The next two chapters are a general discussion of ancient democracy. In Chapter 2 (“Democracy,” pp. 18-26), R. discusses what democracy meant to the Greeks and the differences between a democratic state and an oligarchic one. Attitudes to ancient democracy from the Reformation to today are surveyed in Chapter 3 (“Democracy: Good or Bad?” pp. 27-33). Of ancient states, Rome and Sparta evoked the most interest until the eighteenth century, when the political system of Athens came to be seen as “better” than that of Sparta. As a result principally of histories of Greece published in the early nineteenth century in England (especially Grote’s History of Greece) Athenian democracy came to be “accepted.” So also did the practice of seeing the relevance of ancient democracy to the modern world and vice versa.

With that in mind, we move to Chapter 4 (“Democracy: Fashions in Scholarship,” pp. 34-53), which deals with the generally approving Staatskunde tradition and prosopographical approaches, and then with the more critical view of democracy based on the Athenians’ exploitation of their allies, their use of slavery, and the political marginalization of women. The chapter begins with a survey of a number of British, European, Australian, and American scholars, from the nineteenth century to the present day, who have tried to explain how ancient democracy worked by analyzing its institutions (pp. 34-44). Then the rise of prosopography, with its focus not on institutions but on people and politics (itself influenced by earlier prosopographical work in Roman history), is briefly traced (pp. 44-46). The rest of the chapter is devoted to the “downside” of Athenian society (Finley’s work in particular is given prominence), and its implications for the democratic system (pp. 46-53). How can such a brilliant, cultured society as the Athenian be so exploitative and have such a double standard? Yet there are still some (Forrest and Stockton, for example) who can write enthusiastically about Athenian democracy while noting the downside. However, let us not forget that Athens was not atypical. By using a quote from V. D. Hanson’s How the West was Won, R. reminds us that “the sins of the Greeks … are largely the sins of man common to all cultures at all times” (p. 51; the quotation is from Hanson, p. 50).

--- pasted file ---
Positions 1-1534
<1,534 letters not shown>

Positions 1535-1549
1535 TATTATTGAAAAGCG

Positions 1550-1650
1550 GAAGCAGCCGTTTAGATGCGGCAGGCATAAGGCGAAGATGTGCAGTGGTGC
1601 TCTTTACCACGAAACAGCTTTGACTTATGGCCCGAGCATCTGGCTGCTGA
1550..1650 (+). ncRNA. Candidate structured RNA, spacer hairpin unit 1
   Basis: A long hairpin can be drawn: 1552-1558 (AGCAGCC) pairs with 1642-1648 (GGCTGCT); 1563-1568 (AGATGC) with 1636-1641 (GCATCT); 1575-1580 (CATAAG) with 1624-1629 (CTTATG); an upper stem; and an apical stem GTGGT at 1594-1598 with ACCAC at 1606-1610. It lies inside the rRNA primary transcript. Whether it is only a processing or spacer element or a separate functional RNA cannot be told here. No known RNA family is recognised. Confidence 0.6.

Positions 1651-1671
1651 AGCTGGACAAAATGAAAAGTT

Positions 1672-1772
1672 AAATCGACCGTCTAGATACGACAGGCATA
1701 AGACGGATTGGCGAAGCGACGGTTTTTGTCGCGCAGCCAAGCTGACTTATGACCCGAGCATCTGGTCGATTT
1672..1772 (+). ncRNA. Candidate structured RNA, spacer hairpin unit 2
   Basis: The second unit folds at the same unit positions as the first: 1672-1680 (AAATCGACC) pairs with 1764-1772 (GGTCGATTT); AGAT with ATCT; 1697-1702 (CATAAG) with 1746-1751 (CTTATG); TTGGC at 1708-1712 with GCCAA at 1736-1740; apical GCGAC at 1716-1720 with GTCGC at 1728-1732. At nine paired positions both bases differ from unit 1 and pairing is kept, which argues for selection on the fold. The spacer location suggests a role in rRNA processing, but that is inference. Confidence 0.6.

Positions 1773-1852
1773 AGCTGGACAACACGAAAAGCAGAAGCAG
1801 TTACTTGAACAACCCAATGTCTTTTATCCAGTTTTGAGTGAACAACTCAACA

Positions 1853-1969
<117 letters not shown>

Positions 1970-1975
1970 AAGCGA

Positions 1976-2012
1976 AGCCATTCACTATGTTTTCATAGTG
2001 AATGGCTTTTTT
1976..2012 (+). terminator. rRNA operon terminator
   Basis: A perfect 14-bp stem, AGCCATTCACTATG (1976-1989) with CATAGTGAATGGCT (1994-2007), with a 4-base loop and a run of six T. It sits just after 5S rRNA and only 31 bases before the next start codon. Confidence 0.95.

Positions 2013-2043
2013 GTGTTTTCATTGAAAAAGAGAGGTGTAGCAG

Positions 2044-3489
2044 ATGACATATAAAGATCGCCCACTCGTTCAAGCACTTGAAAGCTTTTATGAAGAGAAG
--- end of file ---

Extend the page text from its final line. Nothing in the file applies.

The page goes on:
Chapter 5 (“Athenian Democracy and Us,” pp. 54-69) is subtitled “America and the European Tradition.” Early American scholarship (as practised for example by Everett and Gildersleeve) was influenced by European traditions. Then came the opposing reaction of the relativists, especially in the U.S.A., who objected to a focus on only Greece and Rome and on the writings of “dead, white, European males” (p. 55). Some of R.’s laments about the resulting decline in scholarly practices (e.g. translating passages of Greek and/or Latin for those without the languages, or a simpler writing style because readers cannot follow long sentences or understand foreign phrases) are conservative, and will cause some hackles to rise on this side of the Atlantic. (I personally don’t like Thucydidean-length sentences and I don’t mind snappy titles/sub-titles of books.) Against a background of simplification, economically-driven publishers, eye-catching titles, and the like, R. states that “we must see the most recent American work on Athenian democracy” (p. 58). He goes on to consider scholars, such as Ober, who apply a contemporary approach to ancient democracy and who criticize those who do not, which R. sees as having a damaging effect on our understanding of that democracy.